Greek Tree of Life
The OLIVE TREE is not just any tree. There is a reason it is so popular in Greece and can be seen growing all over Athens, the city of the goddess Athena.
Athena and the olive tree make for a twisted story, straight from marvellous Greek mythology.
Once upon a time, a long long time ago, all residents with the athletic physique of Greek statues, who lived in miniature Parthenons at the hill of the Acropolis, were asked to chose a governor for their town.
Two candidates were competing with one another for the honour, using their wits and power, to convince the Greek citizens of their supreme competence and benefits to the town.
Both, ATHENA and POSEIDON attempted to become patrons of the city and to give their name to it. They decided that each would give the people one gift, so that the inhabitants would pick their preferred offering, thereby nominating the winner.
Poseidon, the god of the sea, earthquakes and horses, created a spring of SALT WATER by striking the ground with his trident. Hm. Just think about it. What use is salty water to a city? Eh, men – all about using weapons and demonstrating muscle power.
Athena was clever. She was the goddess of wisdom, courage, inspiration, civilization, law and justice, just warfare, mathematics, strength, strategy, the arts, crafts, and skill… (To be fair, Poseidon stood no chance really).
Athena thought about the long term benefits for a town, bringing peace and prosperity. She offered the city an OLIVE TREE. The tree brought wood, oil and olives, which are all just wonderful. Needless to say, the people chose the olive tree and named the city after Athena. Nice.
Mythology is awesome. Did you know how Athena was born? She came out of Zeus’s head, who swallowed Athena’s pregnant mother. Zeus’s head was split open with an axe after he complained of an enormous headache. From the head emerged Athena, fully grown and armed.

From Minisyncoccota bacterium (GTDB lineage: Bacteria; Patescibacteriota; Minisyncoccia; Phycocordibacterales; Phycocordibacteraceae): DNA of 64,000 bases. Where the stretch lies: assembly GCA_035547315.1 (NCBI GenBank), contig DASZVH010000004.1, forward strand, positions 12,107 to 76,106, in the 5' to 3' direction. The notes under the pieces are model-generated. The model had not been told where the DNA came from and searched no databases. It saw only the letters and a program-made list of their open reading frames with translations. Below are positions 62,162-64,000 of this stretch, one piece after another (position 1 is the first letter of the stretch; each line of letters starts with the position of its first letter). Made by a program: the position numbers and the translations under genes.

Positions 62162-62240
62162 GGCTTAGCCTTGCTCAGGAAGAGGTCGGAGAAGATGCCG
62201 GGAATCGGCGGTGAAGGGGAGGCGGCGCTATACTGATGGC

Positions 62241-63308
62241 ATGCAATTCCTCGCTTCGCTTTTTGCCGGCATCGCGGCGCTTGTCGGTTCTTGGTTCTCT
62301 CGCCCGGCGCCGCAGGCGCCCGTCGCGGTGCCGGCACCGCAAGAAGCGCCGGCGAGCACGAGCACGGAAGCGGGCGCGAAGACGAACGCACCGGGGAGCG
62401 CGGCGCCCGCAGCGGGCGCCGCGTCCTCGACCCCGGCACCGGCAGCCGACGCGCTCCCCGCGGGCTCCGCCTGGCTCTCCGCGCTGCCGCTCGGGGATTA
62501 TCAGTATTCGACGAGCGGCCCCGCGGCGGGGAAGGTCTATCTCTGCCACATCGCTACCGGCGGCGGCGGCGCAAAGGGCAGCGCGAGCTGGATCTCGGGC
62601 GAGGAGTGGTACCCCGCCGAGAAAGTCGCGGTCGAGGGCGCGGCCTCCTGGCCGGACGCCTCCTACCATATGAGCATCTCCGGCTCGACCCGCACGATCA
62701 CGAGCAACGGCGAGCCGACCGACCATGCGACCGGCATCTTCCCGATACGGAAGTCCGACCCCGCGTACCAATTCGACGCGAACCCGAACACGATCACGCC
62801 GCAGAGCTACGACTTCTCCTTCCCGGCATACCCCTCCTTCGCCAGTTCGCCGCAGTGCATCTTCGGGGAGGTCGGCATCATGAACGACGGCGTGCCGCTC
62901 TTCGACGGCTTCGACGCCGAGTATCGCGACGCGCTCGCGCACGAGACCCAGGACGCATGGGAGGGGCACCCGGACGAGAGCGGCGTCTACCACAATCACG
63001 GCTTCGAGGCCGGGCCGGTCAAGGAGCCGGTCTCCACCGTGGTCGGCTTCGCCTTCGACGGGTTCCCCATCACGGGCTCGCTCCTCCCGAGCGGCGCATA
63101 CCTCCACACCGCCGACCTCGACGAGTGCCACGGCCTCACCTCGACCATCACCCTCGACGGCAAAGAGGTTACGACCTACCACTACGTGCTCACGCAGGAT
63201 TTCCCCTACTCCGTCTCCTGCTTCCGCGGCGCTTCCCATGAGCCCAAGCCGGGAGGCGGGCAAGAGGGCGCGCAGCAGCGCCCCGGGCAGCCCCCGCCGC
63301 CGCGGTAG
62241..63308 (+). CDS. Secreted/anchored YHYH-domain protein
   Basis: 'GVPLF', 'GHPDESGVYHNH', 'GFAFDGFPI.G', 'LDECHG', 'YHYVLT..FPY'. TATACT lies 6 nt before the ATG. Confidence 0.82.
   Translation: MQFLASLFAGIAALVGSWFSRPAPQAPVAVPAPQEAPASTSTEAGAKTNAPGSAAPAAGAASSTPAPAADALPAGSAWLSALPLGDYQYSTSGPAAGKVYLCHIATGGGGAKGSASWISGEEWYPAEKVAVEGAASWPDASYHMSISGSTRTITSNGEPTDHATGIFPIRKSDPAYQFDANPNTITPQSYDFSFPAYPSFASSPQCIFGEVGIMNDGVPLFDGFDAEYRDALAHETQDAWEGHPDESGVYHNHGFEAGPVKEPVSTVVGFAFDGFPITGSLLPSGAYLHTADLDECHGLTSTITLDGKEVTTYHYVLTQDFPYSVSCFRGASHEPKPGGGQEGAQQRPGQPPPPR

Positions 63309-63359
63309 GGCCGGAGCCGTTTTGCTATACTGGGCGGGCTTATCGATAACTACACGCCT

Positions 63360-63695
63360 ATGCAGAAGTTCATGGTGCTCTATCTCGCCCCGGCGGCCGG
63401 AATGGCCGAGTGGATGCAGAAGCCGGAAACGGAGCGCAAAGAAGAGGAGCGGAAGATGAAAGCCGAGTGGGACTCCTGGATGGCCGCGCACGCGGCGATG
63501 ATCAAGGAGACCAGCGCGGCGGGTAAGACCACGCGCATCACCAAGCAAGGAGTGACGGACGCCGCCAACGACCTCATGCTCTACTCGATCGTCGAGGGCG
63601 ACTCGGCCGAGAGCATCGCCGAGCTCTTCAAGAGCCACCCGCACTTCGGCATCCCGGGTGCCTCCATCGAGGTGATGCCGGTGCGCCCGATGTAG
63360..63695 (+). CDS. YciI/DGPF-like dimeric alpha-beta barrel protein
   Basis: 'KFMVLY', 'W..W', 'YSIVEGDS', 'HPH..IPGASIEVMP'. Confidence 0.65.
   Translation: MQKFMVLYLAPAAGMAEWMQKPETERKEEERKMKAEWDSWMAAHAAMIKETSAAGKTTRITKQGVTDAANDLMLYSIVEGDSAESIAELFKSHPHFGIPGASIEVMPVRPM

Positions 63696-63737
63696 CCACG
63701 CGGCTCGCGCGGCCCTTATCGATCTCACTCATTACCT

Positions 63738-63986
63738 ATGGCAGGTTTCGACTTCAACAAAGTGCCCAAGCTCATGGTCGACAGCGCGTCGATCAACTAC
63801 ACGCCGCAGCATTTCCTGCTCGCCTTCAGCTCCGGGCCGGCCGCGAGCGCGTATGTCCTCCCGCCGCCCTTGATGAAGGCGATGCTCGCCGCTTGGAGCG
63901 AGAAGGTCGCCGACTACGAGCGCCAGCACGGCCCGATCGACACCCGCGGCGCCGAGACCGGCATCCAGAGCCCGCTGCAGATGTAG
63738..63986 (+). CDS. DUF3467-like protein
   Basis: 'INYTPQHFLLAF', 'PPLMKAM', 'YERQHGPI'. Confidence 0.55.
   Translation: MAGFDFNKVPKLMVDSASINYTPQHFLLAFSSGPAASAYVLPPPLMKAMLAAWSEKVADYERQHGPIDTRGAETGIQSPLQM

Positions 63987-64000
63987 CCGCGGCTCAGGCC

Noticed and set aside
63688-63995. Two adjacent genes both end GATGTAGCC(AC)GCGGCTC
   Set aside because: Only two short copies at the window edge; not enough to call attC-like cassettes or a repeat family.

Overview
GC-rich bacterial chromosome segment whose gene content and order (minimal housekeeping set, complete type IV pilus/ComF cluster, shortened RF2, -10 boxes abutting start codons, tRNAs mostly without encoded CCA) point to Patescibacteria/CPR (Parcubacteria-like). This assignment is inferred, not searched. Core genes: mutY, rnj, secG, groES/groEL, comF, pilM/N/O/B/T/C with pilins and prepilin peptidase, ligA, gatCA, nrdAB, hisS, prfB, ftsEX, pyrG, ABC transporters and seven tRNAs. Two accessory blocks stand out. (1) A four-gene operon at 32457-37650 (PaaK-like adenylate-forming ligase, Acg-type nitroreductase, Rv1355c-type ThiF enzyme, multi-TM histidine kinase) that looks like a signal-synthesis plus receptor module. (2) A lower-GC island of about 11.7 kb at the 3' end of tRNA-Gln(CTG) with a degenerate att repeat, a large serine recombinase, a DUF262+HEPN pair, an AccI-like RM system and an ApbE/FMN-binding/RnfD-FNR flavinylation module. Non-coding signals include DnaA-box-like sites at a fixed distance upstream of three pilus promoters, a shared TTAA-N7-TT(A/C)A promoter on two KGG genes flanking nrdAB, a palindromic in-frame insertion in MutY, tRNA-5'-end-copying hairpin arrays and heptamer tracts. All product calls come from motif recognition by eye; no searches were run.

HOMER must have ingested some kind of ‘enhanced’ olive oil, when making this stuff up.
Walking around Athens means walking around olive trees. You can spot green and black olives growing in town.
Olives and the Acropolis with the ruined temple of Parthenon, dedicated to Athena, in the background.
Athena statue standing proud behind many small olive trees, in the Pedion tou Areos Park (Πεδίον του Άρεως) at the entrance to Alexandras Avenue.
More of the goddess. I think I am turning into a neoclassic romantic. This monument from 1952 is actually dedicated to British, Australian and New Zealand soldiers killed in WWII.
Pedion tou Areos is not only worth the visit for the sake of the goddess. It is a large public park, which was recently radically renovated with EU funding of about 10 million Euros. I am saying this because I was amazed how most of the nice sights in Athens (I have seen) are EU sponsored projects. Greece is the third largest receiver of funds, if compared to national contribution in the EU, right after Poland and Spain.
The effects of the workings of the EU in poorer regions are truly striking. If only the EU would reproduce the most magnificent statue of Athena, a 13 meter (43 feet!) high monument, standing at her temple. I am calling for the recreation of one of the greatest stunners of the ancient world.
Here is what the new Acropolis Museum suggests, the monumental statue would look like.
You know what, I can’t believe it but Nashville in the United States did it – not only a copy of Athena but the whole temple (www.nashville.gov/parthenon). Hm. Is that a statement to the crumbling ruins of the Parthenon in Athens?
Back to Athena’s gift. Greek olive oil accompanies all Greek dishes and is used in large measures. I am probably not kidding, when I say that Greek mothers breastfeed olive oil. Or maybe they just bath their offspring in olive oil. At least under the patronage of Athena, they sure did.
Olive trees grow right in front of H&M.
The olive tree is the Tree of Life. With its many branches and fascinating developments, evolution has brought about a new life form: the perpetual traveler.